I use the networks for personal and professional purposes. For example, when I am not with my children, I routinely communicate with them by means of Facebook, Twitter, Instagram and, most recently, Snapchat (my millennial daughter’s personal favorite). I consider contact with patients a personal matter too, but I do keep some boundaries: Just as I give all my patients my personal cell number and e-mail address so they can text me directly with any questions or problems and check in after their procedures, I give my patients the link to my public/professional Facebook page. They can communicate and interact with me on that platform but not in the postoperative time period; I still prefer patients to either call or text me with postoperative questions. In addition, I maintain a personal Facebook page enabling me to connect with family and friends that remains private from my patients—I never share or interact with patients from my private account! The slippery slope begins when patients become friends or friends become patients and then deciding who should gain access to which Facebook account. Many patients also find me on Twitter and interact with me there as well, asking surgical questions or providing reviews.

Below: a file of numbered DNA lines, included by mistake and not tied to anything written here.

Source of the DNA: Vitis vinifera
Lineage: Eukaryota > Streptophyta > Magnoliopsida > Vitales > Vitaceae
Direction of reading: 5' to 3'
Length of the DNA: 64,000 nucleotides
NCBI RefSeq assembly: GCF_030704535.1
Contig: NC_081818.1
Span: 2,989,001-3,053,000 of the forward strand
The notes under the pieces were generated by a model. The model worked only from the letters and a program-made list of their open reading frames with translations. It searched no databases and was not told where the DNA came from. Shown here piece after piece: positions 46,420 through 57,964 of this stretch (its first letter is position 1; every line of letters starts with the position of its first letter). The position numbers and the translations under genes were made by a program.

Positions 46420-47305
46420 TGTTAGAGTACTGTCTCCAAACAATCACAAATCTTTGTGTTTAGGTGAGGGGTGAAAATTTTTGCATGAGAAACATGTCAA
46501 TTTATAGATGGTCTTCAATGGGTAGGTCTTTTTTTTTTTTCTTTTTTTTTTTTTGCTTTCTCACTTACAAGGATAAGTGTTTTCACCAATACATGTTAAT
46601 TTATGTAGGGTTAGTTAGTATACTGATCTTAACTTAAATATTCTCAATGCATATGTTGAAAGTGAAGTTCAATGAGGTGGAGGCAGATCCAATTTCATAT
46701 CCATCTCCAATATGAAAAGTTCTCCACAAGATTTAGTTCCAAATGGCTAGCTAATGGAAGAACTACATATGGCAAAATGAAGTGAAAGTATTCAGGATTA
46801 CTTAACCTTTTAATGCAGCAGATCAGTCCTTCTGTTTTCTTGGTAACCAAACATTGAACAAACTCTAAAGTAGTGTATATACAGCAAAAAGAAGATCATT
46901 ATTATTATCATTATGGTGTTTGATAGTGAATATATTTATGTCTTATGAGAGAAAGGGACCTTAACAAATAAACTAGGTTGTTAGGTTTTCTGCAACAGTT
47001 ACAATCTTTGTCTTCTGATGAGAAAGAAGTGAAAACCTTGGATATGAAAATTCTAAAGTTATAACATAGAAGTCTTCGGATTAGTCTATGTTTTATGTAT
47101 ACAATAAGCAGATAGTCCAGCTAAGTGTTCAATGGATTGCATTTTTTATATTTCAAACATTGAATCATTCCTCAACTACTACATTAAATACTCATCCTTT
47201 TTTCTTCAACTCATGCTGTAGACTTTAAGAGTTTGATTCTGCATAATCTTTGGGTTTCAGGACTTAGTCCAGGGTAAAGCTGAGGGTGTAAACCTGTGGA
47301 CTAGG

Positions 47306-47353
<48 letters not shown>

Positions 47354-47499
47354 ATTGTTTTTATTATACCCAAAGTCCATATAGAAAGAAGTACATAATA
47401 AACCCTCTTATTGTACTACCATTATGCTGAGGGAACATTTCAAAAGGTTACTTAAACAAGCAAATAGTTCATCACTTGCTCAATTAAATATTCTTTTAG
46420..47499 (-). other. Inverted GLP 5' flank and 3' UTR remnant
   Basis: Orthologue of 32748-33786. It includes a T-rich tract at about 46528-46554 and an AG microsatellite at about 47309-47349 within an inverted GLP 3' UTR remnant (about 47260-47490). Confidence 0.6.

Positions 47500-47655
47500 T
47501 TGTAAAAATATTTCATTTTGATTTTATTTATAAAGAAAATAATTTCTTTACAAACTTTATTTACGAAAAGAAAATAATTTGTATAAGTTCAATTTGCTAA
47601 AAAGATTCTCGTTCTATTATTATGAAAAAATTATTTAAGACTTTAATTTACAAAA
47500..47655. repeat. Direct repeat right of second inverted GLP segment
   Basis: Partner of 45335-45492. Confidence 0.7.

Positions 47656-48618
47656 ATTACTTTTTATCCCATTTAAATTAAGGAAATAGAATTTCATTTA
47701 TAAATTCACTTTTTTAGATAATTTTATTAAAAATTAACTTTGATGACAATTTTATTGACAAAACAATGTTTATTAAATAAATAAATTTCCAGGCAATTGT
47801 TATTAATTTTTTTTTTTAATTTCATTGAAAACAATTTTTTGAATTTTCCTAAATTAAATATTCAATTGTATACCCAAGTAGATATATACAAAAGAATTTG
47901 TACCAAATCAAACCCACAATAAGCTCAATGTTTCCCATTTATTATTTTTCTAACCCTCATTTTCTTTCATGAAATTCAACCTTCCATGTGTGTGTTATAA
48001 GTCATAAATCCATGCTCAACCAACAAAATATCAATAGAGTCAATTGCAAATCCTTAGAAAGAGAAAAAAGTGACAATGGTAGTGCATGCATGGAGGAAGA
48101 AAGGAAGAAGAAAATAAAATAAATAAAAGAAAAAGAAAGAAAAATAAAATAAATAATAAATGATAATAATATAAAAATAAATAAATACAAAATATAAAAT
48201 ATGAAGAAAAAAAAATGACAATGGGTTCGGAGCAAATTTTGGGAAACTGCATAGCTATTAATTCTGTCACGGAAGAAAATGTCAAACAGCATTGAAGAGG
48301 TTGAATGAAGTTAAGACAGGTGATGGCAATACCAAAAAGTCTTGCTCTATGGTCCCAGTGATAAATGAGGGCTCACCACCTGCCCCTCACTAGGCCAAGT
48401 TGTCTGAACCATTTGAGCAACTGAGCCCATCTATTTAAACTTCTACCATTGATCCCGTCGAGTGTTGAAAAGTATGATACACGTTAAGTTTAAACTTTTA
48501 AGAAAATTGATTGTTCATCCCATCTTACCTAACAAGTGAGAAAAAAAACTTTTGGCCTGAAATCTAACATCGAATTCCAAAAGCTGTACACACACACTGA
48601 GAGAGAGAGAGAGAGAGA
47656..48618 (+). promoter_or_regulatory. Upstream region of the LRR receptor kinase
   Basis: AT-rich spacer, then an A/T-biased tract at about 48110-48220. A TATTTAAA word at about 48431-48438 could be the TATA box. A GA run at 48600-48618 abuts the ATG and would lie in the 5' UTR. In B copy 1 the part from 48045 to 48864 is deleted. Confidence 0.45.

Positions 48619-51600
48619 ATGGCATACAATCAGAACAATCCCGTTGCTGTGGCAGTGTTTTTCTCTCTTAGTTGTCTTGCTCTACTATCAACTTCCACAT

I professionally also use social media as a tool to share my life as a real plastic surgeon and my practice, the Dallas Plastic Surgery Institute, with patients and consumers. I don’t think I’m alone in this: social media may soon supersede plastic surgeons’ professional Web sites as the primary marketing tool for private practices. In my view, professional Facebook pages and public-facing Twitter accounts are the most common ways to market a plastic surgery practice by means of social media. However, more and more, Snapchat and Instagram have become very interesting venues to continue that social media interaction as well. A surgeon can post a photograph, video gallery, or even live, interactive surgery.
However, as with most good things, there can be a darker side as well. So, let’s take a closer look at the good, the bad, and the ugly sides of social media as a tool for plastic surgeons to teach the public what we do each and every day.
One ugly side effect of social media is that they can pull you into their gravity, and make you feel you need to be connected 24/7. This can actually have a negative effect on your personal life and your practice. You can feel like you are living in a fishbowl with the world watching you and your every move. There is a healthy way to incorporate social media into your life and reap the benefits without compromising your time: it’s all about setting clear boundaries, and achieving balance.1